The World Bank is firmly committed to becoming an organization that is more agile, efficient, and effective. Over the past fiscal year, it has continued to improve its operations, policies, and processes to better serve its member countries.
The Agile Bank Program
The Agile Bank Program was launched in late 2016 to improve ways of working and promote a culture of continuous improvement through a staff-driven approach. Its goal is to enhance client value through more efficient resource allocation and empowered staff.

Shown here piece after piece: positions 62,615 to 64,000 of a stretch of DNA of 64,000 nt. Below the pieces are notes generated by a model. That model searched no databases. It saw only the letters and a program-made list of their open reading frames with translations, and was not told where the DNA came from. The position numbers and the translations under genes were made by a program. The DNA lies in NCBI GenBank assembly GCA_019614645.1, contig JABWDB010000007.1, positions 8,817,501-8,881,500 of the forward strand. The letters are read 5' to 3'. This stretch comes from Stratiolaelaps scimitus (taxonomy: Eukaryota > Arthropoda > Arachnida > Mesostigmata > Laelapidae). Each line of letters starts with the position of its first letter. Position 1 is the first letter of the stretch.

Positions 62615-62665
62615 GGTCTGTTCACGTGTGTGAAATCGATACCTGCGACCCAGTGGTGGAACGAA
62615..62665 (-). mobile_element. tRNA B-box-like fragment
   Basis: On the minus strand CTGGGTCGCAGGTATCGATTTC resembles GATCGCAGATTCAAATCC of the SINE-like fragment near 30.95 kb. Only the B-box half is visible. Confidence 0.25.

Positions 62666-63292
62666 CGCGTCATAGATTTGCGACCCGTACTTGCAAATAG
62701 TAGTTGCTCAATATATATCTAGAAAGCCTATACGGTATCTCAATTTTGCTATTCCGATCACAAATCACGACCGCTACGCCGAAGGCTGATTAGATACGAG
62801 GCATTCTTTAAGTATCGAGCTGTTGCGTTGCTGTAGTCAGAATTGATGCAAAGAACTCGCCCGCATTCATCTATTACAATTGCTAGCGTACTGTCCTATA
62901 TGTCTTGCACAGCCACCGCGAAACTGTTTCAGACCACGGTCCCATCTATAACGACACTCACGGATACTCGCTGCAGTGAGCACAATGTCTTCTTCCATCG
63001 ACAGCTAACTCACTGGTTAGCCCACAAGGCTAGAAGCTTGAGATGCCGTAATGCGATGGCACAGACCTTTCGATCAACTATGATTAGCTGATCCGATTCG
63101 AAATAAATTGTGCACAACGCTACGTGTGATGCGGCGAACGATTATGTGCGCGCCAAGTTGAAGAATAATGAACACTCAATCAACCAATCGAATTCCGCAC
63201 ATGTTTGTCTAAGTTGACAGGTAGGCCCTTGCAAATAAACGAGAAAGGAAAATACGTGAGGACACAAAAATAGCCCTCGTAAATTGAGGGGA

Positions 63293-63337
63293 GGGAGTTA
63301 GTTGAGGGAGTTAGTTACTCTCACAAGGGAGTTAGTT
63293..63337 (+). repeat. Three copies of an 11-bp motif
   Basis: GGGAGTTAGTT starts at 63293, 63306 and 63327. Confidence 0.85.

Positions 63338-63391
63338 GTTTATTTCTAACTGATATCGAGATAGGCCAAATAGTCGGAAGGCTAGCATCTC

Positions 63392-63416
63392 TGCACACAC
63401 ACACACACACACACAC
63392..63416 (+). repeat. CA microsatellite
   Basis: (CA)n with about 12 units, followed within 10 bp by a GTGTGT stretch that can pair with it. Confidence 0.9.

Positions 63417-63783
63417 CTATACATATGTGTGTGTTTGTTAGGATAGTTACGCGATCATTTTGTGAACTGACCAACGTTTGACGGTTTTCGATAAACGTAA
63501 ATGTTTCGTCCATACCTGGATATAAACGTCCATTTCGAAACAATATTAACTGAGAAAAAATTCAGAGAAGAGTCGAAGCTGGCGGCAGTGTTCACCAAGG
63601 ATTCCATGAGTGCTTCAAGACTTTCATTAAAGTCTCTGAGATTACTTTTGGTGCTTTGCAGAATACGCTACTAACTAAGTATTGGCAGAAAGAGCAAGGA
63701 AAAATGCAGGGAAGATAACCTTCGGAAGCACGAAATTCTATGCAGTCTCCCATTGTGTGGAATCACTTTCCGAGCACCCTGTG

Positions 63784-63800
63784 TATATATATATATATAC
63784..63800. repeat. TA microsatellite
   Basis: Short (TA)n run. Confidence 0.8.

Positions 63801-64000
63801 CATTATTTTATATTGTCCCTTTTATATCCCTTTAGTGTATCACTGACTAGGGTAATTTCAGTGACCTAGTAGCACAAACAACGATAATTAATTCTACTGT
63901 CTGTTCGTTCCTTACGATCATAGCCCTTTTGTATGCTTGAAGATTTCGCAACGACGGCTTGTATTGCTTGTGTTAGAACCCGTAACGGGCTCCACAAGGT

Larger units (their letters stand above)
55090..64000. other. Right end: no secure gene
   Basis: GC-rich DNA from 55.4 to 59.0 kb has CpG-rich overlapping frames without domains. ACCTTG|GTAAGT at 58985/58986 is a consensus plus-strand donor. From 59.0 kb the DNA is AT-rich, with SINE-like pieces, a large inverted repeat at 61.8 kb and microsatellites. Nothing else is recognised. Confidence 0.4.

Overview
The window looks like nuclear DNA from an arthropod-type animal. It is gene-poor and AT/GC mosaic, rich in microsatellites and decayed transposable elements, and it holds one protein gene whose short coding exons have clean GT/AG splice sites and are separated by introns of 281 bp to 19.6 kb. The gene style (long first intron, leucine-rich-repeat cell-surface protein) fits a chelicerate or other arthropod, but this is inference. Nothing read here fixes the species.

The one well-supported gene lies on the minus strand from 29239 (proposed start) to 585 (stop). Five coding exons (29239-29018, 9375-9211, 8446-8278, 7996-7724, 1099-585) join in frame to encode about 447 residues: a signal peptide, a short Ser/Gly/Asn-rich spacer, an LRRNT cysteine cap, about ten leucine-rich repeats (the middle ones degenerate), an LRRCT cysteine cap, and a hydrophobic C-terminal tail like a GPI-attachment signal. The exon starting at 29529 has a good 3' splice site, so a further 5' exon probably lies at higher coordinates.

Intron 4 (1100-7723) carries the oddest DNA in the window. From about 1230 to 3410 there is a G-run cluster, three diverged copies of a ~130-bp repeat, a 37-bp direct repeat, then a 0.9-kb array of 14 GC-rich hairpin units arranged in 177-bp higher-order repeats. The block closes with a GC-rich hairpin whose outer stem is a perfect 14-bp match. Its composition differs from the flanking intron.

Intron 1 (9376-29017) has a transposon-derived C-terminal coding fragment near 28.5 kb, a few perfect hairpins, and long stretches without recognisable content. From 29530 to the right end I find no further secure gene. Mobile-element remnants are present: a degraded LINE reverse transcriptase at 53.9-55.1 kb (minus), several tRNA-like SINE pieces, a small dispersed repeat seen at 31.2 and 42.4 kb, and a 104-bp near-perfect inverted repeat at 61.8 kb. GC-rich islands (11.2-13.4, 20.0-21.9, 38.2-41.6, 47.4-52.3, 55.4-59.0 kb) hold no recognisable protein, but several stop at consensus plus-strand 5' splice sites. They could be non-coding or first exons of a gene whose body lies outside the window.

The Agile approach is an iterative process to make continuous improvement through incremental gains. New ideas are incubated, tested, rolled out if they work, and discarded if they do not. In fiscal 2018, a community of 200 Agile Champions—from across all operational units—was established to accelerate the testing and mainstreaming of the Agile approach. Although the program is still in a relatively nascent phase, hundreds of staff were engaged through training, testing of ideas, and awareness-raising activities. Task team leaders tested Agile innovations in over 230 operations, while more than 15 ideas completed the testing phase and are being mainstreamed. These include more focused project documentation, streamlined meetings, and a more efficient way to co-create solutions with clients. Delegated restructuring and a new multiphase programmatic approach to lending were mainstreamed and influenced by the Agile Program. Preliminary data from a subset of pilot projects show potential improvements on project quality, staff time redeployed to higher value activities, and faster delivery of projects.